Sarma Melngailis Is Conflicted About Netflix's Bad Vegan Docuseries

The subject of Netflix’s new docuseries spent four months in Rikers Island jail.

Restauranteur Sarma Melngailis is the subject of a new true crime docuseries.

Netflix is the unofficial streaming home for true-crime stories. You can find everything from Tiger King to The Tinder Swindler, and the streaming giant’s latest show might be one of the wildest yet. Bad Vegan: Fame. Fraud. Fugitives. is a four-part docuseries investigating former prominent NYC vegan restauranteur Sarma Melngailis and her scam artist ex-husband, Anthony Strangis, who embezzled millions from her restaurant and their staff. Amid the doc’s popularity, the subject of the series is now speaking out.

The duo met on Twitter in 2011 when Strangis — using the false identity “Shane Fox” — contacted Melngailis and convinced her that he could not only help her build her restaurant empire, but also make her precious pitbull dog Leon immortal. The only stipulation was that she follow his every order. Strangis claimed to be part of a cult-like organization called “The Family,” which would provide her special powers and protection, but only with her cooperation. Melngailis, who was deep in debt when she first met her future husband, was the perfect desperate, vulnerable victim. According to the new docuseries, they stole more than $6 million from her business, staff, family, and friends.

Bad Vegan is comprised of interview footage with Melngailis from 2019 after her release from Rikers Island jail, where she served four months for grand larceny, criminal tax fraud, and a scheme to defraud. But Melngailis claims that the Netflix series didn’t get everything right. On her personal blog and via Instagram, she tells her side of the story, stating that 90% of the money referenced at the end of the docuseries “went to re-open the restaurant and make payments.” Melngailis also found the ending “disturbingly misleading,” as the docuseries suggests that she is still in touch with Strangis, which she refutes.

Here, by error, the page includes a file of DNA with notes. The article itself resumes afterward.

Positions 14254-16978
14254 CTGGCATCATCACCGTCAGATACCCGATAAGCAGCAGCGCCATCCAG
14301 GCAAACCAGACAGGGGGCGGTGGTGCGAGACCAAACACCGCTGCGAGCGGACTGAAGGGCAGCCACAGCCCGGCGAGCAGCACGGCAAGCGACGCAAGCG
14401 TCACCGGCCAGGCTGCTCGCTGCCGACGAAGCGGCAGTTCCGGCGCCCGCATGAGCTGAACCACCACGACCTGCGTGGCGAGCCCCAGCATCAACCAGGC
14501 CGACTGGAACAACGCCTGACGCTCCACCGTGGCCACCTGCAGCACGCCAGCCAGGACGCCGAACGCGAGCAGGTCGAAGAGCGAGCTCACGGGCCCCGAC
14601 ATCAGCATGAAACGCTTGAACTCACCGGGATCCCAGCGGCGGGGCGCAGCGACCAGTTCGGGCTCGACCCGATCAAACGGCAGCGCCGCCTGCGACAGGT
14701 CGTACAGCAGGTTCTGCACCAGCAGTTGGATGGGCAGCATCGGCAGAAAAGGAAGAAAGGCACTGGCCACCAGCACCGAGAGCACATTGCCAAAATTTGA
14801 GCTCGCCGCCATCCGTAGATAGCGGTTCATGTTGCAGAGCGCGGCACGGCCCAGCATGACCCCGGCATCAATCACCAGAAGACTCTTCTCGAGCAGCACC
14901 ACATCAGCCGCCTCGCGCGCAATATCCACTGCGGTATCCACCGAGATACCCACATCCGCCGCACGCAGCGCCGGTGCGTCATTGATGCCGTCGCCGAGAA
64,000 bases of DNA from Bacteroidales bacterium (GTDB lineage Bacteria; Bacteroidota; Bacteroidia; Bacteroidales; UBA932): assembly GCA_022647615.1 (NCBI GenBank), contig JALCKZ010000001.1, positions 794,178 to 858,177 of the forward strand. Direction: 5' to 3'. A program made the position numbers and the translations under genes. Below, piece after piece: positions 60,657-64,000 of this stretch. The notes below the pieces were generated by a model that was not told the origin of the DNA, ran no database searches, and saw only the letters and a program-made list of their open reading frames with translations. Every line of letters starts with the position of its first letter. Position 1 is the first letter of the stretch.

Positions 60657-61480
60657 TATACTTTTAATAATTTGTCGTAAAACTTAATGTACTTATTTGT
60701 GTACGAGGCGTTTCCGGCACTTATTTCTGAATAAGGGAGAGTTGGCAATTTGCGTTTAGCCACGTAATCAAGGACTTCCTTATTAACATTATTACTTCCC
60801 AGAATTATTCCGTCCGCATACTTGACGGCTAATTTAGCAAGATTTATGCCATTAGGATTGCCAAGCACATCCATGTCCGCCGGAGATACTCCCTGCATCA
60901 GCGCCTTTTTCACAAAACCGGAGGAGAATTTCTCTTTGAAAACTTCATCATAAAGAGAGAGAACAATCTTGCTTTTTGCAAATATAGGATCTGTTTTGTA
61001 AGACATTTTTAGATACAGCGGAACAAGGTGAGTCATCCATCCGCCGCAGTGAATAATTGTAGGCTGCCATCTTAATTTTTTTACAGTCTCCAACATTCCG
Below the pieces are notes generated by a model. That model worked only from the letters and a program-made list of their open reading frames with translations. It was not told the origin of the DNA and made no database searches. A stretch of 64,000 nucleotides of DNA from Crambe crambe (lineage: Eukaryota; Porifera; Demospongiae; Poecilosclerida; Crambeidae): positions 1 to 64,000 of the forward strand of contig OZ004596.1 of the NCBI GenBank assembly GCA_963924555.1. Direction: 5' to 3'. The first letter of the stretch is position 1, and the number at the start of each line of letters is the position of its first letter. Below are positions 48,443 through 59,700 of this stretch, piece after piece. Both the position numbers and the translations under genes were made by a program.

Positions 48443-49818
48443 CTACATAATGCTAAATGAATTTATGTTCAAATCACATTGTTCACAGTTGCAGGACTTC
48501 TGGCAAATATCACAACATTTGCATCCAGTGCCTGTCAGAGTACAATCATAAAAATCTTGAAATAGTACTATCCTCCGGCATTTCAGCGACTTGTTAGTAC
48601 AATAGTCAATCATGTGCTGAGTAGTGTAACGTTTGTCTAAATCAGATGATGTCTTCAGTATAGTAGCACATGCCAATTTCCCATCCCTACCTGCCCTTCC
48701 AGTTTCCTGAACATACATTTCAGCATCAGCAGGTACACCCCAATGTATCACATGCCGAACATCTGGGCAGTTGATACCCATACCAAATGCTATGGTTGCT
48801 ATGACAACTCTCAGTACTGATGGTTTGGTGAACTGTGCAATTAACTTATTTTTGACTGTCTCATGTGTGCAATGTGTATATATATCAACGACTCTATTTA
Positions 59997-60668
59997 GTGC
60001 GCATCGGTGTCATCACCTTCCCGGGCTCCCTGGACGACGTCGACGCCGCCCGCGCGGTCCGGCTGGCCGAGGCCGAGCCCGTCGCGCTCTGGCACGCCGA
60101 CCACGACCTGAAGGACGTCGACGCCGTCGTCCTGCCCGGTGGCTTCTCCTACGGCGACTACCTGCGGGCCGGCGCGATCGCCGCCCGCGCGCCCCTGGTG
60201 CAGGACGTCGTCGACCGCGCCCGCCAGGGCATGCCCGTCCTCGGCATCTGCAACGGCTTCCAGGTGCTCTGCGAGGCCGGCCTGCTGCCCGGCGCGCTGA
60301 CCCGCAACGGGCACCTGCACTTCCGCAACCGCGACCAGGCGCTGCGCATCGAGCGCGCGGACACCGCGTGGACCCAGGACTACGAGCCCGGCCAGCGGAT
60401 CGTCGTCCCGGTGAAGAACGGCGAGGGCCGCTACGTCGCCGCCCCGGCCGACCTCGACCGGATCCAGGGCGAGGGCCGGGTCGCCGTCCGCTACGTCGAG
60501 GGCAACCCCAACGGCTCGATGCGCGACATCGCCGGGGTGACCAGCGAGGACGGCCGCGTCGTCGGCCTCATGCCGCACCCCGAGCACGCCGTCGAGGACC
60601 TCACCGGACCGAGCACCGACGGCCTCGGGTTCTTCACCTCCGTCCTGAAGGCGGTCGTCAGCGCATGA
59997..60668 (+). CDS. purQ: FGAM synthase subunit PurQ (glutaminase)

In an interview with Vanity Fair’s Allen Salkin, who covered the case in 2016, Melngailis openly discusses her dissatisfaction with the onscreen portrayal of her marriage. “The impression in the doc is I intentionally married Anthony so he could transfer me money. That is completely not the case. At some point, Anthony did some of his mindf*ckery and got me to marry him,” she says. She claims she hasn’t seen her ex-husband since they were both dropped off at Rikers. (Strangis has also denied having contact with Melngailis. In a statement to E! News, his lawyer holds, “He's got a job, uses his name, this is behind him, and she's behind him.”)

Still, Melngailis isn’t suggesting the entire docuseries is bad. Her blog post concludes with a reminder that not everything viewers see is as it seems: “There’s a lot Bad Vegan gets right, but it’s hard not to get stuck on the things that aren’t right or leave an inaccurate impression.” She teased another blog post in which she’d “clear up more,” though no further statements have been made.